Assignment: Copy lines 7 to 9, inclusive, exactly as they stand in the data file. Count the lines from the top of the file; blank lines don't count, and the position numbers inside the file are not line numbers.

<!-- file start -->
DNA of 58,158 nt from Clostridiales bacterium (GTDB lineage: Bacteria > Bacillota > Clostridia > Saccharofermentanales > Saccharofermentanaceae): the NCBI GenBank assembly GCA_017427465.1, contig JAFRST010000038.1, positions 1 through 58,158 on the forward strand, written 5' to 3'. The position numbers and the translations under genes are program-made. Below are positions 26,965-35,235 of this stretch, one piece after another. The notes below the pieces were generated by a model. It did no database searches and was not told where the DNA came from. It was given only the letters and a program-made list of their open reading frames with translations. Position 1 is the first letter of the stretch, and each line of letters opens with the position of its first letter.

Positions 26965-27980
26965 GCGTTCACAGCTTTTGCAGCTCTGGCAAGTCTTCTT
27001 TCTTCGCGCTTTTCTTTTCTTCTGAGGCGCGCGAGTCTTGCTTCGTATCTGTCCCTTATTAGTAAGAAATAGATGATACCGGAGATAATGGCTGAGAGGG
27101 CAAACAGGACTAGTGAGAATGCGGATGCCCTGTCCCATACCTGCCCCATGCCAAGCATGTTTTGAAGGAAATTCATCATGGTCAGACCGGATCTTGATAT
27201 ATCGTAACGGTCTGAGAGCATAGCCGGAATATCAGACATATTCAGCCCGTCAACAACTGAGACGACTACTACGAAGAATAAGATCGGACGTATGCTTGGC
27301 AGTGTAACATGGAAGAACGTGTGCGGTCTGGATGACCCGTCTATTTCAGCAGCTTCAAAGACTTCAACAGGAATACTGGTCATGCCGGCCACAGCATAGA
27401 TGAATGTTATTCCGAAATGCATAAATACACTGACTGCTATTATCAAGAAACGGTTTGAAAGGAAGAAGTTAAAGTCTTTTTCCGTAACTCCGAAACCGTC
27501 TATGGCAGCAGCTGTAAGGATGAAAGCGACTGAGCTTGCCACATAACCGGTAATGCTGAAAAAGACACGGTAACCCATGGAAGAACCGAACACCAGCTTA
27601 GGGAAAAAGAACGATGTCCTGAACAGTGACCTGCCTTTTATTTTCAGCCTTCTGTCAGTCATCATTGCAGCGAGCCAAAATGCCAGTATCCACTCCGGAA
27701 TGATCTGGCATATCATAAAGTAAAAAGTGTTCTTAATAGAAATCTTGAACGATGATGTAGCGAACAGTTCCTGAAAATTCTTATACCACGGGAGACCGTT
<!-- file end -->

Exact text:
27301 AGTGTAACATGGAAGAACGTGTGCGGTCTGGATGACCCGTCTATTTCAGCAGCTTCAAAGACTTCAACAGGAATACTGGTCATGCCGGCCACAGCATAGA
27401 TGAATGTTATTCCGAAATGCATAAATACACTGACTGCTATTATCAAGAAACGGTTTGAAAGGAAGAAGTTAAAGTCTTTTTCCGTAACTCCGAAACCGTC
27501 TATGGCAGCAGCTGTAAGGATGAAAGCGACTGAGCTTGCCACATAACCGGTAATGCTGAAAAAGACACGGTAACCCATGGAAGAACCGAACACCAGCTTA